Climate Change Mitigation (PDF)
Trexler, Mark C., Sustainability and Innovation Division, Det Norske Veritas
Kosloff, Laura, EcoSecurities Consulting Ltd.
Climate change is a global environmental issue of unique complexity. It has the potential to severely affect the environment, but it can be difficult to promote immediate behavioral or political changes. Current programs that address specific environmental issues, such as energy efficiency, are certainly worthwhile; however, it remains necessary to focus on climate change as a whole in order to create successful solutions.
Teisl, Mario F., University of Maine, Orono
The goal of ecolabeling is to encourage the sale of environmentally preferred products, leading to environmental improvement. It is, however, also possible that ecolabeling could lead to environmental degradation or could negatively impact the economic growth of developing countries. Though ecolabeling may have great potential, it has yet to be determined if the benefits outweigh the costs.
Ecosystem Management (PDF)
Peine, John D., University of Tennessee
Jacobs, Becky L., University of Tennessee
Franzreb, Kathleen E., University of Tennessee
Stevens, Maggie R., University of Tennessee
Ecosystem management (EM) promotes an integrated approach to environmental issues; its central goal is the protection of entire ecosystems. By focusing on an interdisciplinary solution to environmental challenges, EM can help to synthesize societal, economic, scientific, and governmental goals. Furthermore, as EM becomes part of the foundation of environmental legislation, it will support and enhance the growing societal drive to protect our environment.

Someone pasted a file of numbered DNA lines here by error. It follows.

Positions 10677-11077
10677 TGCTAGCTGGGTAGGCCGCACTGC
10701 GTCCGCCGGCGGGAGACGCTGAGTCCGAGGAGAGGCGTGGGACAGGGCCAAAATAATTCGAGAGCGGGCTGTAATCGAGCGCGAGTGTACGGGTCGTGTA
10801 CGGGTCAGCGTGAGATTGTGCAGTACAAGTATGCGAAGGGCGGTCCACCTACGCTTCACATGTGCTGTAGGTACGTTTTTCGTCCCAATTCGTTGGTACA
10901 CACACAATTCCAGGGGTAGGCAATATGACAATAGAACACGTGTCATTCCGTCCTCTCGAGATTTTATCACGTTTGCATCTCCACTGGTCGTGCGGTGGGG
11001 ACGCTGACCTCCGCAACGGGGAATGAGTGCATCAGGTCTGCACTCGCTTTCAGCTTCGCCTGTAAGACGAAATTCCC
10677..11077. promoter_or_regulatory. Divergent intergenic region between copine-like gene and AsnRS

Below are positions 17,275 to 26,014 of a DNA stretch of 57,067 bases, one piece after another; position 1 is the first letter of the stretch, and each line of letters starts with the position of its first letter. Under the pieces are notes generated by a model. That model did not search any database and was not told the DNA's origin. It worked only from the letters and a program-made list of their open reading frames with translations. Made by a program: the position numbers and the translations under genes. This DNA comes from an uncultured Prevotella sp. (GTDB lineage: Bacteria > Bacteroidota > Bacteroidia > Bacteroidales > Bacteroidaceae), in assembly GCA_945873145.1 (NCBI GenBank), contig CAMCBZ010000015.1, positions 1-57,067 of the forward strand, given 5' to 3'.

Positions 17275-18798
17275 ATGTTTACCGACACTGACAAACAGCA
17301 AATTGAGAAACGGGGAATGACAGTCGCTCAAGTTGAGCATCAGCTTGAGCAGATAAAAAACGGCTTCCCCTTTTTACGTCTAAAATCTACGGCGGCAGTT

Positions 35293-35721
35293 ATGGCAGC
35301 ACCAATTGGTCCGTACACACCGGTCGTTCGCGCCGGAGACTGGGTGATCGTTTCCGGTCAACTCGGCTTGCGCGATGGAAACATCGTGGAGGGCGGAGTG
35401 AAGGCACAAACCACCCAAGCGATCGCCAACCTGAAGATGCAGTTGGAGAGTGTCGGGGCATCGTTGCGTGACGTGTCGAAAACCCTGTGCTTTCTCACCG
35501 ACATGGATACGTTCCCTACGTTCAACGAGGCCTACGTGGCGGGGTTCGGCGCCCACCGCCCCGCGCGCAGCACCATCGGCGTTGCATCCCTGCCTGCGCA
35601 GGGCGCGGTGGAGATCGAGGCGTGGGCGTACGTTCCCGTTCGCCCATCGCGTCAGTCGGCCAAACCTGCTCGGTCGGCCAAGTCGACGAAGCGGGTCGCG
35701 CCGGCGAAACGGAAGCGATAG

Endangered Species Act (PDF)
Nagle, John Copeland, University of Notre Dame
The Endangered Species Act has guided United States law for species preservation since 1973. While some praise it for saving certain species from extinction and protecting ecosystems, others condemn it for hindering economies and allowing other species to die out. Nevertheless, it serves as a model for all countries facing the same problems and provides a guideline for preservation in the era of climate change.
Energy Conservation Incentives (PDF)
Newall, Adrian DiCianno, Energy consultant, Westfield, New Jersey
Energy conservation and energy efficiency became a public policy issue in the United States, Europe, and Asia during the Middle East oil embargo of the 1970s. Legislation in the United States was enacted to promote conservation among consumers and industry, but within several years, the emphasis turned to energy efficiency. Through the years, legislation has promoted various initiatives for consumers including tax benefits and rebate programs.